KIST land tussle continues as trustees and board of governors fight

Police officer keep guard at the gate of Kiambu Institute of Science and Technology(KIST) following a violent protests by the students.The students were demonstrating against alleged grabbing of the institute's land,high school fees and congestion in the students hotel. [PHOTO: KAMAU MAICHUHIE].

The recent surrender of land by Kiambu Institute of Science and Technology (KIST) Board of Trustees to the Board of Governors has opened the lid on the ongoing protracted battle over the control of the institute’s assets 

The two groups have not been seeing eye to eye over the management of the institute’s assets including land, which they have been tussling over.

Interestingly, the trustees handed over only one and a half acres out of 196 acres owned by the institute.

Last year, reports emerged that an entity named The Registered Trustees of Kiambu Institute of Science and Technology had allegedly taken over the college’s assets including land.

Speaking when he handed over the land to the Board of Management recently, the Board of Trustees (BoT) Chairman Kimani Mathu refuted the claims, saying they were only the custodian of the institute’s assets.

Mr Mathu said the land surrendered will be used for the construction of the four storey tuition block with a capacity of hosting 1,500 students.

“The handing over ceremony for the land shows the two boards have only one main objective which is to make the institute grow, a thing we will never depart from,” he said.

He denied the trustees had taken over the property of the institute, saying according to the law, the trustees are the custodians of the physical assets while the management is the manager of the assets including the college.

“The matter has been sorted out and had been addressed in various forums among them the Office of the President and National Assembly. There was consensus that the BoT is the custodian of the physical assets while the board of management is the manager of the assets,” said Mr Mathu.

He added the BoT had been the custodian of the institute’s land measuring 196 acres for the last 48 years during which time not even an inch has been alienated for any other purposes, contrary to some reports.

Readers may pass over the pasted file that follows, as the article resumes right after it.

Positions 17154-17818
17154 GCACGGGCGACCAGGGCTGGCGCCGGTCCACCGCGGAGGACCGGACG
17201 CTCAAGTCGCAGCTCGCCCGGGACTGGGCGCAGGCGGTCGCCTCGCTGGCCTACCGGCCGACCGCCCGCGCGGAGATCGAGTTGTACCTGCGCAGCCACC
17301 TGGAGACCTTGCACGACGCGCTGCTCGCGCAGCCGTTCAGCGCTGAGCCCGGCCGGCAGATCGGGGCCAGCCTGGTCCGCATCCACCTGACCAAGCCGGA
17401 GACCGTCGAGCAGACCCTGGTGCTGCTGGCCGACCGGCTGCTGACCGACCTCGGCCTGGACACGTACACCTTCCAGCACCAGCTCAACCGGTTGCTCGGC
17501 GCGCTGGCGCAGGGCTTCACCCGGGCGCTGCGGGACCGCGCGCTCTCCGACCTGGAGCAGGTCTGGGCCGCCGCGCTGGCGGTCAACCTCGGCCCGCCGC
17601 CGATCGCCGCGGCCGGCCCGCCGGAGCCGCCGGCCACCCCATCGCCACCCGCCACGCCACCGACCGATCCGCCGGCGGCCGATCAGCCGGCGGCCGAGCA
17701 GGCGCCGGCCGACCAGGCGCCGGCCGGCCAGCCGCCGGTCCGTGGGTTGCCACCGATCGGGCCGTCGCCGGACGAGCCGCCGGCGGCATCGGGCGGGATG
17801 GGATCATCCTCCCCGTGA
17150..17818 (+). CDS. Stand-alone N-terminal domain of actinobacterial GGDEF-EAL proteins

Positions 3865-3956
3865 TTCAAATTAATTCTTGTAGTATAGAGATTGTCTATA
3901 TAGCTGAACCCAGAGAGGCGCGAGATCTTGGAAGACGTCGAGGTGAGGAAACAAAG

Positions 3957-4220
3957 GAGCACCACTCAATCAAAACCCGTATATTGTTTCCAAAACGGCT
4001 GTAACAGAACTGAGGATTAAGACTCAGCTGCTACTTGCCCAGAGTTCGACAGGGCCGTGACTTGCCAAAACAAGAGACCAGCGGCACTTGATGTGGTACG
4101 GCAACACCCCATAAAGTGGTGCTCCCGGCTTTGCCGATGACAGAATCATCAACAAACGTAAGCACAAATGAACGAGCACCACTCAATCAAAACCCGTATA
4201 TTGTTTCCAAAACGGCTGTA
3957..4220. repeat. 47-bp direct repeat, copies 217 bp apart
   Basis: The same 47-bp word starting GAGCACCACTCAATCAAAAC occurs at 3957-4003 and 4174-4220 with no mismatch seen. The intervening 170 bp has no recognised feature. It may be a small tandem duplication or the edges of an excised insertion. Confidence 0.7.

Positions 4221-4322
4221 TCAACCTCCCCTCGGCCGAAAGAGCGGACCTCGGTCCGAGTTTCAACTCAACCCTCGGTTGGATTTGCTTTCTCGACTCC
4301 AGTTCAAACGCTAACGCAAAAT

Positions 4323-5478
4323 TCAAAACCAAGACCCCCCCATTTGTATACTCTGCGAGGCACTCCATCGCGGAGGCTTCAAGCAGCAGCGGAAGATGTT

However, in a swift turn of events, the chairman of the institute’s Board of Governors, Dr Kamau Kariu, yesterday disowned the move by trustees to hand over only one and a half acres instead of the entire land to the Board of Governors.

Dr Kariu confirmed there has been a protracted battle over the control of the entire land pitting the two groups.

He said they have been trying to reverse the registration of the land back to the college to no avail, adding that there has been a lot of interference and obstacles from some Government agencies and powerful forces that he declined to name.

The chairman said in their bid to have the land registered back in school’s name, they went to the Head of Public Service Joseph Kinyua who in turn referred them to Attorney General Paul Kihara for a legal opinion.

“The AG’s legal opinion dater October 12, 2018 is very clear that the trustees should hand over back the land to the institute. He has clearly stipulated that according to the Technical Vocational Education and Training (TVET) Act 2013, all properties should be in the name of the institute and be managed by the Board of Governors and that there is no role of the trustees,” said Dr Karau.

The TVET Act, whose date of commencement was June 2013, vests management and ownership of the public assets in the Board of Governors. KIST is yet to be registered afresh under the TVET ACT, 2013 since it has no land under its name.

He said BoM through their lawyer wrote to the trustees a demand letter telling them to transfer back the land to the institute within 14 days but the trustees wrote back, saying they would not transfer it since they do not respect the TVET Act.

Dr Kariu said the BoG decided to take the one and a half acres to construct a tuition block in order to accommodate the high population of students since last year when the Government made technical education affordable.

The BoG chairman said the standoff has stalled a Sh1 billion project funded by the German government.

“The German government is demanding that for it to give the grant, the land should be in the name of the institute. The expansion was supposed to have started early last year but it has stalled,” he said.

Last month, while addressing residents in Kiambu town, President Uhuru Kenyatta said he was aware of the wrangles pitting the two groups at  the  institution.

“We want to solve this small problem of KIST’s leadership so that in the New Year, we can use the money to expand the institute,” said Uhuru.